Room 133, Barker Center
12 Quincy St., Cambridge
Mon., Apr. 16, 2018, 6:30 – 8:30 p.m.
Greek paidia is different from the English “play.” While English speakers tend to think of play as an activity that is engaged in for pleasure—as if by partaking in certain activities called “play,” for example, rolling dice or jumping rope, a player might trigger some sort of pleasure reward—paidia was conceived to be a feeling of pleasure that spills over into the physical manifestations of that pleasurable feeling. “Joy” and “delight” cause people to “dance” (a common denotation of paizō), “sing” (also a common denotation of paizō), and engage in other forms of play like balancing a stick, throwing a ball, and rolling dice. It is not that singing, dancing, and playing are results of “joy” and “delight,” but rather that they just are forms of “joy” and “delight.”
This slight distinction in meaning between the English “play” and Greek paidia has far-reaching consequences if we consider, for example, that Plato, in late works like the Sophist, Statesman, and Laws, turns to “play” as a category embracing all painting, sculpture, theater, music, and dance, or if we consider that Aristotle repeatedly feels a need to respond to these discussions, for example, in Nicomachean Ethics 10 and Politics 8. Paidia for these authors is not some colloquial term for mimesis—as is too often supposed—but a different concept altogether. As such, it offers a new set of theoretical challenges: if paidia is to be conceived as some pleasure mode, and art is to be conceived as a form of paidia, how can the wide variety of art objects, media and games be understood as emanating from that singular form of pleasure?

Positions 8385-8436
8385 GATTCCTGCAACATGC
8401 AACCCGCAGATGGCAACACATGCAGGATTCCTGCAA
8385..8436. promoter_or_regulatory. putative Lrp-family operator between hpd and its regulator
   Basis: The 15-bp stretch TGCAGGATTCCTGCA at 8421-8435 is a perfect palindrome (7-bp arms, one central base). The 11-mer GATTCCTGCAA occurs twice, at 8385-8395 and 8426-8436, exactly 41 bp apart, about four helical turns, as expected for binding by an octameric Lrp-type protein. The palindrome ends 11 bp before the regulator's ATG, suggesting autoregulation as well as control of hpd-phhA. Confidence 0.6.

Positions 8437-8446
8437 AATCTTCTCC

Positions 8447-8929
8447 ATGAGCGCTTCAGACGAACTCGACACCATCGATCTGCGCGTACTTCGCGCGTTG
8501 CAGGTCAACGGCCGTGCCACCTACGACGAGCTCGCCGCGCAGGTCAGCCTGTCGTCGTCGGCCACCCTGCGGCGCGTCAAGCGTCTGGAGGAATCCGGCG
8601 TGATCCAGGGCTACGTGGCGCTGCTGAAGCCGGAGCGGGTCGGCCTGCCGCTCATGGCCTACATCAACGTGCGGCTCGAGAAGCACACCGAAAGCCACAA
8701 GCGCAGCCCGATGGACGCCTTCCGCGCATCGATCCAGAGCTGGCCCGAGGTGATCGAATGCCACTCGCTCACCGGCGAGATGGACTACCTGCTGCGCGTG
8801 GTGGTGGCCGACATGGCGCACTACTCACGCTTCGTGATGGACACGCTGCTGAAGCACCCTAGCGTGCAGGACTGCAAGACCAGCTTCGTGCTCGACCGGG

Gazette Classification: Humanities
Organization/Sponsor: Ludics Seminar, sponsored by the Mahindra Humanities Center
Speaker(s): Stephen Kidd, Brown University
Contact Info: Vassiliki Rapti, firstname.lastname@example.org
More info: mahindrahumanities.fas.harvard.edu…